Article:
As the lines for early voting wrap around the block in cities across Florida, the hundreds of thousands of people who have already voted absentee may feel a bit smug. They didn't have to stand around on the sidewalk for an hour. They could vote in their pajamas, sitting at the kitchen table.
But there are pitfalls to voting absentee, too. Already, 200 Pinellas County voters and more than 50 Hillsborough County voters have had their absentee ballots tossed aside, many of them over a simple mistake.
And unlike the early voters, those who foul up an absentee ballot won't get a second chance to get it right.
"There's nothing we can do," said Nancy Whitlock, a spokeswoman for Pinellas Elections Supervisor Deborah Clark. "The law says they've already cast their ballots."
Absentee ballots remain the local favorite among early voting methods, used by about 60 percent of voters so far in the four-county Tampa Bay region. Republicans are more likely to vote by absentee, while Democrats are more likely to visit early voting sites.
As of Thursday, 136,000 of the 200,300 Pinellas voters who have requested absentee ballots have sent them in, compared with about 30,000 people who stood in line for early voting. That's double the previous record for mail ballot requests, set during the 2004 presidential election.
Clark has suffered heavy criticism for opening only three sites for early voting, but she contends that mail-in ballots are a more cost-effective alternative.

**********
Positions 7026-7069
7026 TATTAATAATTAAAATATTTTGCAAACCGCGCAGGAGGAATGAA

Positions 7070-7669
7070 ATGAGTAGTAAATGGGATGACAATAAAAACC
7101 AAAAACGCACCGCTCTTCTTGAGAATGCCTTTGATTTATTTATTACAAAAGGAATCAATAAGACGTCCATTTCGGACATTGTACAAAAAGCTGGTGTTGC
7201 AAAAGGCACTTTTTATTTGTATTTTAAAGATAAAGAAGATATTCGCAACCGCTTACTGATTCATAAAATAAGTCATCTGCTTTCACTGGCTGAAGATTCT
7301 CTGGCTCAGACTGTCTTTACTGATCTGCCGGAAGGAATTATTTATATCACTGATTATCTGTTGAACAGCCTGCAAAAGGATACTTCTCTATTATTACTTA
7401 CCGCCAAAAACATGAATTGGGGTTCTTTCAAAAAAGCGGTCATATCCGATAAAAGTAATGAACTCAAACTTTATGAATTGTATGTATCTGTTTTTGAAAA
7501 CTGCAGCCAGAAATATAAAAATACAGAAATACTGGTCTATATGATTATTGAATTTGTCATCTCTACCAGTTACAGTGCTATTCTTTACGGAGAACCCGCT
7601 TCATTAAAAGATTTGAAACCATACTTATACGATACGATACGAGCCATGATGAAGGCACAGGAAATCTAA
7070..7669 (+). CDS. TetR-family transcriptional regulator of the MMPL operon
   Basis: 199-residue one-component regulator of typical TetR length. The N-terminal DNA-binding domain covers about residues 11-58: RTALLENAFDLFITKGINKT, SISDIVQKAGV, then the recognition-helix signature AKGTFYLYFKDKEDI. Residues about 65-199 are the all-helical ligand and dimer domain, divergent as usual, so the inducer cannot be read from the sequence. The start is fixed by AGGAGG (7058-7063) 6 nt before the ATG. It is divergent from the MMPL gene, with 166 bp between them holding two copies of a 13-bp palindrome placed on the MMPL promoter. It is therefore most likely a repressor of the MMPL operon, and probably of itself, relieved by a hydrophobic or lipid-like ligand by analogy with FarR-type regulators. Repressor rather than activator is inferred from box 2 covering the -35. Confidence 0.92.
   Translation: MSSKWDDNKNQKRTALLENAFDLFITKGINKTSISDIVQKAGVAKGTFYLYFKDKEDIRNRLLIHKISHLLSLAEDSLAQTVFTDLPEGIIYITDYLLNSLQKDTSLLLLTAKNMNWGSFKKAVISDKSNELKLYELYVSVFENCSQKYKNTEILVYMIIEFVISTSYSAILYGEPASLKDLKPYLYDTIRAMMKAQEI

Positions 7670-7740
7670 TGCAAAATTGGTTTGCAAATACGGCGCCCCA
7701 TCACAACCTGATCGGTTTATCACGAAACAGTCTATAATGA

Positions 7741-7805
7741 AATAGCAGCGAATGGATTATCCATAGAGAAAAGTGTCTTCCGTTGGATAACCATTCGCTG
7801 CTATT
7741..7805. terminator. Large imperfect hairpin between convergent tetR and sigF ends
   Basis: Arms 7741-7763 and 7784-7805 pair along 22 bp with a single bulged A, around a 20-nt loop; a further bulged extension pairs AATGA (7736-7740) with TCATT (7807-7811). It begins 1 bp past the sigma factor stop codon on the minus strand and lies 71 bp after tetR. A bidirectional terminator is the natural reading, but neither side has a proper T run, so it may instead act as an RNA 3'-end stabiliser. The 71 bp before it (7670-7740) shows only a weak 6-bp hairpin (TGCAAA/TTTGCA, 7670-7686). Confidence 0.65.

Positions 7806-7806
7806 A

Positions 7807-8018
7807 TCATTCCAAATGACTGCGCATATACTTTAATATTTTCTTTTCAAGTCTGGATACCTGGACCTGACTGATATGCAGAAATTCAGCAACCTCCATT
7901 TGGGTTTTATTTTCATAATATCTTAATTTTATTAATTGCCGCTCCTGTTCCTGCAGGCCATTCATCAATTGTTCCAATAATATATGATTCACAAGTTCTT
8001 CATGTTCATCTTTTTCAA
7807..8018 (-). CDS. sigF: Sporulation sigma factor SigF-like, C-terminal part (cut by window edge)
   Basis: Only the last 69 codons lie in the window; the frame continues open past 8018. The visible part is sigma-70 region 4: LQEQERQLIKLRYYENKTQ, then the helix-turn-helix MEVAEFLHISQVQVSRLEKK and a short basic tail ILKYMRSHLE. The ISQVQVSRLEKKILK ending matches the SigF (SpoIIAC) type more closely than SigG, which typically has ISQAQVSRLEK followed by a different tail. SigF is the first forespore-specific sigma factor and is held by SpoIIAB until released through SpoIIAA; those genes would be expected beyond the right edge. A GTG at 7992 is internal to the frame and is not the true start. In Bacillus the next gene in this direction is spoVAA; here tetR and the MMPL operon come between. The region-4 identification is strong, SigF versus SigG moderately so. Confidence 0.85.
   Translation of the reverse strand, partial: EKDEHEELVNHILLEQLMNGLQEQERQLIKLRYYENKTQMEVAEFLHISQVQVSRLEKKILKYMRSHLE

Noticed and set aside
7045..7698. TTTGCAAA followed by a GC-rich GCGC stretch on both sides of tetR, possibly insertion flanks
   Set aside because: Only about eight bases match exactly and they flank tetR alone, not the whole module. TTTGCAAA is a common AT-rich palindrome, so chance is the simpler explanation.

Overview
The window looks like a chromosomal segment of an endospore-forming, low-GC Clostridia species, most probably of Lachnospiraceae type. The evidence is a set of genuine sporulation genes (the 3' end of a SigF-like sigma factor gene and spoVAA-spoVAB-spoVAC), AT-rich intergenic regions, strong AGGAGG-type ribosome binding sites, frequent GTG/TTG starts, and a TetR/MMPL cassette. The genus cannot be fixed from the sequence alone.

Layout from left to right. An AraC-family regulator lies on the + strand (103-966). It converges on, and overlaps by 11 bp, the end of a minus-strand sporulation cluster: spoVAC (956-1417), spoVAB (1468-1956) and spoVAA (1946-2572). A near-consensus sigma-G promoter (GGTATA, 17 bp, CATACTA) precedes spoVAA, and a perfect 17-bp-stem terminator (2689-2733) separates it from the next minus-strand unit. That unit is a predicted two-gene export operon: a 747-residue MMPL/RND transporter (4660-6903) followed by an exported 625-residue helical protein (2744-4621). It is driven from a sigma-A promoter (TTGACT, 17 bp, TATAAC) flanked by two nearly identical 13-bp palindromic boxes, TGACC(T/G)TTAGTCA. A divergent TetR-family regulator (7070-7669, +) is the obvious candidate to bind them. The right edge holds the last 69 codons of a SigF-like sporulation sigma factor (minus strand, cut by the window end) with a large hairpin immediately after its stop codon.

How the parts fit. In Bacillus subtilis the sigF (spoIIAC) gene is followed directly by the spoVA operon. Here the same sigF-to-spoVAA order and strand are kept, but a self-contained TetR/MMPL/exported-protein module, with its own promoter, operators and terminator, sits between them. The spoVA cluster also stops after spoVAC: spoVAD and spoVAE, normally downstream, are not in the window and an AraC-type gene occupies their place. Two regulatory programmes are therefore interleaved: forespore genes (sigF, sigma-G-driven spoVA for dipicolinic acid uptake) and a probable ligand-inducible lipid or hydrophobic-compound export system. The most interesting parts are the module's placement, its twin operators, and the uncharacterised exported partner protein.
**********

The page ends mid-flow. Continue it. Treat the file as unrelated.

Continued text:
"It's easier for the voters, and it drastically reduces our election costs," she said last month, estimating the savings at $250,000 per election.
In Hillsborough, more than 61,000 absentee ballots, out of 134,00 that had been requested, had been returned by Wednesday. By comparison, 93,000 Hillsborough voters had cast their ballots in person thanks to early voting at 13 locations, three times the number who cast early ballots in Pinellas.
When voters mess up an optical scan ballot during early voting — say, by voting for two candidates in the same race, instead of just one — the mistake is caught when the voter feeds the ballot through the polling place scanner. That gives the voter a chance to do it over, raising the chances that the vote will count.
But absentee voters get only one shot at getting it right. Many of them are tripped up by what Pinellas County Commissioner Bob Stewart, a longtime member of the county canvassing board, called "the simplest thing" — failing to sign the envelope.
State law requires the signature for the ballot to be valid. When the canvassing board examines absentee ballots, that's the first thing that's checked. In the 2004 presidential election, 267 of the 88,000 absentee ballots cast in Pinellas County were tossed out. One-fifth of the discarded ballots were tossed because they lacked that crucial signature, Whitlock said.
The mail-in ballots feature a few other odd wrinkles — the voter pays the cost of postage, for instance. For Pinellas voters, mailing the ballot costs 42 cents, while in Citrus County it's $1.17. The weight of the ballot determines the cost.
Wednesday was the deadline for requesting an absentee ballot by mail. But voters can visit their elections office through Tuesday to request an in-office absentee ballot to take home and then return, or they can fill it out on the spot.
While early voting is going on, absentee ballots can be turned in at early voting sites, but on Election Day, Tuesday, they can be returned only to the main elections office.